A young woman from Dobcross, who spent 11 weeks working on a project fighting poverty in Zambia, is now calling on other young people to take the plunge and consider volunteering overseas.
Rachel Kilburn, 23, travelled to Zambia in September 2019 with international development organisation VSO, as part of the UK government funded International Citizen Service (ICS) programme, where she worked alongside young volunteers from Zambia and the UK.
She lived with a local host family so that she was fully immersed into the community and could gain a better understanding of the challenges people there face.
ICS volunteers, aged 18-25, work on long-term projects that seek to end poverty in some of the poorest countries in the world.
The projects volunteers are placed on work towards achieving the United Nation's Global Goals, a set of development targets that nations across the world have to achieve by 2030.
The scheme offers young people the chance to gain valuable new skills while working on projects that make a genuine difference to the people and communities they are supporting. Those aged 23-35 can apply to be ICS team leaders.
Rachel said: "Upon arriving in Samfya it became apparent there was a need for increased education on sexual reproductive health. In order to combat this, me and my team of volunteers worked in schools and communities to facilitate on various issues. These included; HIV, STIs, teenage pregnancy and forced marriages. We hoped that with increased education and understanding, the implications of some of these issues would reduce.
"I’ve always had a passion for criminal justice and patterns of female offending behaviour. Whilst teaching in the Correctional Facility as one of my community placements, I realised that the female offenders were severely overlooked. In order to combat this issue, I implemented the first ever women’s only sessions within the Correctional Facility.
"These sessions allowed for more intimate and relaxing conversations to take place. This allowed the women to open up about issues they were facing, they were all truly amazing and strong women who have faced a lot to adversity.
"It was clear there was a lot to learn from them, these sessions allowed for that opportunity. Just before we left Samfya we managed to arrange for a mobile cervical cancer screening unit to be taken to the Correctional Facility. This meant all the women would have a screening, despite the fact they were detained there."
Upon their return to the UK, all ICS volunteers undertake an ‘Action At Home’ project, ensuring that their new skills also benefit their local communities. Nearly 40,000 young people from the UK have participated on the programme since the scheme began in 2011.
Rachel said: "The ICS programme and the training that went with it taught me how to make a sustainable impact in various areas. By using the knowledge I gained on the programme, I am motivated to continue volunteering on a more localised scale. Volunteering can have lasting impacts and is an extremely rewarding experience.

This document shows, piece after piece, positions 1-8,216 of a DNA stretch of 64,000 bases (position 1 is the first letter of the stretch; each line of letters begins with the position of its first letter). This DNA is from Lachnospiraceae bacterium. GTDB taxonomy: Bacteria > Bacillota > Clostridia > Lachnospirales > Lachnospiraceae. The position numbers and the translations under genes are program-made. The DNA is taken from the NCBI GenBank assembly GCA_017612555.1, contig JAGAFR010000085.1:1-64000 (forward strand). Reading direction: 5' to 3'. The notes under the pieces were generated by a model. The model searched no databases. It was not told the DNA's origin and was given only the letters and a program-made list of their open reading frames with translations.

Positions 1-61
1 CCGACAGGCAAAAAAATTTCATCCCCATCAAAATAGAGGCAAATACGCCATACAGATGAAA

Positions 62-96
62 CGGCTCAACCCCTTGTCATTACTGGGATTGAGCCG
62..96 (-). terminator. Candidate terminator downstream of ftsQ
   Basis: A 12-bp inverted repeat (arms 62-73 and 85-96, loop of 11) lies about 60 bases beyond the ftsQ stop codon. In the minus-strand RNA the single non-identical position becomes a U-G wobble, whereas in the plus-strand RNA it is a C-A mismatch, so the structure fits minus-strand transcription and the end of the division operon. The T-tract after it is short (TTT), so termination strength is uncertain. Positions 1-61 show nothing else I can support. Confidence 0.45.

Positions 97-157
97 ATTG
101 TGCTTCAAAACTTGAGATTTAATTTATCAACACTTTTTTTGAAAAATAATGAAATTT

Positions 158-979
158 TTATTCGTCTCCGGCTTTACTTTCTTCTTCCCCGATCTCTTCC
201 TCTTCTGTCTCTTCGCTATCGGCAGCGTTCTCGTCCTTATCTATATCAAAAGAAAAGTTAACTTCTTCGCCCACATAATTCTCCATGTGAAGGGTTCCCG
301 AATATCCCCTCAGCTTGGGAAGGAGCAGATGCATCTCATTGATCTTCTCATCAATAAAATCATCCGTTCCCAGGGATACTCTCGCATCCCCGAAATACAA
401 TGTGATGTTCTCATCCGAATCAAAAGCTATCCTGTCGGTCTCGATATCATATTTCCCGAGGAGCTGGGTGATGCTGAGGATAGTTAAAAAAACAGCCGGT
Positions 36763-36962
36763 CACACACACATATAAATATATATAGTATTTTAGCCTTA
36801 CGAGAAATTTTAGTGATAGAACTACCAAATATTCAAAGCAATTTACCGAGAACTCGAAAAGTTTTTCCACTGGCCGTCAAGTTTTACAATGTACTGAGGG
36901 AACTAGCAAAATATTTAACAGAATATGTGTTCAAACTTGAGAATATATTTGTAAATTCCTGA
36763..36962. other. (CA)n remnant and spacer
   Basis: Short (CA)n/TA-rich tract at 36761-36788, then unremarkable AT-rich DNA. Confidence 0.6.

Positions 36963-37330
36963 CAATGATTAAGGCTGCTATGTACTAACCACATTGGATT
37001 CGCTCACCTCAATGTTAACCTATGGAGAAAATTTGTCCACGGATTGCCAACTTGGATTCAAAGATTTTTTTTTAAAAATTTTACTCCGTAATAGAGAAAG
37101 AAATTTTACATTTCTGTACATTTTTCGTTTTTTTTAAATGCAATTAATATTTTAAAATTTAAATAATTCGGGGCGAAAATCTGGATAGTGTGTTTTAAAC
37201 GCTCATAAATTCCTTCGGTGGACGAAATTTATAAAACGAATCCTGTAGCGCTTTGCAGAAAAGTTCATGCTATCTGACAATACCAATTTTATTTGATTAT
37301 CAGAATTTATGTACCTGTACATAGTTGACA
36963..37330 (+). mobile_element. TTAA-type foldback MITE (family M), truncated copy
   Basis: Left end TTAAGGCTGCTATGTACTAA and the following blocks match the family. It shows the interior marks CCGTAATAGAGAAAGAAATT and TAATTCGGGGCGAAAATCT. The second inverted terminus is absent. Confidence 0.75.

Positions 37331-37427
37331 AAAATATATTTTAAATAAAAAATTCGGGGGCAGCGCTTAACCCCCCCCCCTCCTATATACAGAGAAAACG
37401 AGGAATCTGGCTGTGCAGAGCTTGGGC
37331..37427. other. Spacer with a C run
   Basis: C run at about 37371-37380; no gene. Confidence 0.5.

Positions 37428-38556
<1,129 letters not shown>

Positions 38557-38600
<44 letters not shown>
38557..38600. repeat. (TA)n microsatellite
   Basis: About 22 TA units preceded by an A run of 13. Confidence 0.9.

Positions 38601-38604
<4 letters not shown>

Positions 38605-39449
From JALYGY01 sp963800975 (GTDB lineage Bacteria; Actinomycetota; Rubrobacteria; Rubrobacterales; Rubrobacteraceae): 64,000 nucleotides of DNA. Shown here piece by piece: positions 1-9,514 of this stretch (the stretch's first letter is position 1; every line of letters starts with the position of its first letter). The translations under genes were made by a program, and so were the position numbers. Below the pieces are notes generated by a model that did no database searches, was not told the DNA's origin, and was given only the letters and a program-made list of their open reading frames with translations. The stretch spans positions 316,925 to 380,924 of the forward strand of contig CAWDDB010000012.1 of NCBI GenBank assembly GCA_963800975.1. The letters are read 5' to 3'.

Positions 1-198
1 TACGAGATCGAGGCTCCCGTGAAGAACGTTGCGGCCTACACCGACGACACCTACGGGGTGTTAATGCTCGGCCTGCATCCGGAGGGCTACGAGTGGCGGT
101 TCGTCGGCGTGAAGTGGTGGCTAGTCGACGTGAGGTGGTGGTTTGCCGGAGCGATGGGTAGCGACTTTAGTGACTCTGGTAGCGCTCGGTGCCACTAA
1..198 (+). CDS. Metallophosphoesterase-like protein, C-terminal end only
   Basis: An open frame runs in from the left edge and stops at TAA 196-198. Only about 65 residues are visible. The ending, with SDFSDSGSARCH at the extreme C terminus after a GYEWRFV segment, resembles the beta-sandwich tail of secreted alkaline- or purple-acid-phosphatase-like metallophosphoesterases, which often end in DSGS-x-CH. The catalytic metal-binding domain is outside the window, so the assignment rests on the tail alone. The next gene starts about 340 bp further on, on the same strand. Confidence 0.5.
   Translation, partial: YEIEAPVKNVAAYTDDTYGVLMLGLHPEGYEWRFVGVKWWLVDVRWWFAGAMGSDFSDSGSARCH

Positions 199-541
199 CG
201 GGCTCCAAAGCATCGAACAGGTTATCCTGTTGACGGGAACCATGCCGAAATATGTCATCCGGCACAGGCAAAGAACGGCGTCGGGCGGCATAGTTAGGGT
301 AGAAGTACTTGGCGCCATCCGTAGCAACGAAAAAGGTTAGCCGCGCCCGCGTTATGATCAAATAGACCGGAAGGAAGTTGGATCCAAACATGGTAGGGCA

"ICS is undoubtably a life changing experience. It’s very rare to be able to pack up your life for 3 months, move to a different continent and be able to immerse yourself in the culture while living with a host family. ICS gave me the insight into international development I’d always been looking for. It allowed me utilise my skill sets whilst working on a team of like minded individuals.
"The application process is relaxed and they ensure the whole process is enjoyable as opposed daunting. For anyone with an interest in international volunteering, it’s a must do!"
ICS is funded by UK aid, so young people don’t need cash, qualifications or work experience to take part - just the desire to make a difference to the lives of some of the world’s poorest communities.
Before she left for Zambia, Rachel raised £1,545 for VSO, which will ensure that communities in developing countries can continue to benefit from the work of volunteers.
ICS projects are working to achieve the United Nations’s 17 ambitious Global Goals for sustainable development by 2030.
Felicity Morgan, Director of ICS at VSO, said: "It’s really inspiring to hear about the fantastic work Rachel did on placement. We’re incredibly proud that UK aid is supporting young Brits to bring about positive change in some of the world’s poorest communities. As an organisation working on the frontline against poverty, VSO sees how people across Britain play an important role in delivering UK aid.
"From the NHS and Army helping end the Ebola crisis, to the millions who generously donate, and the contribution we all make through taxes, together we are all making the world a fairer, safer place."
To find out more about ICS or to apply, visit www.volunteerics.org.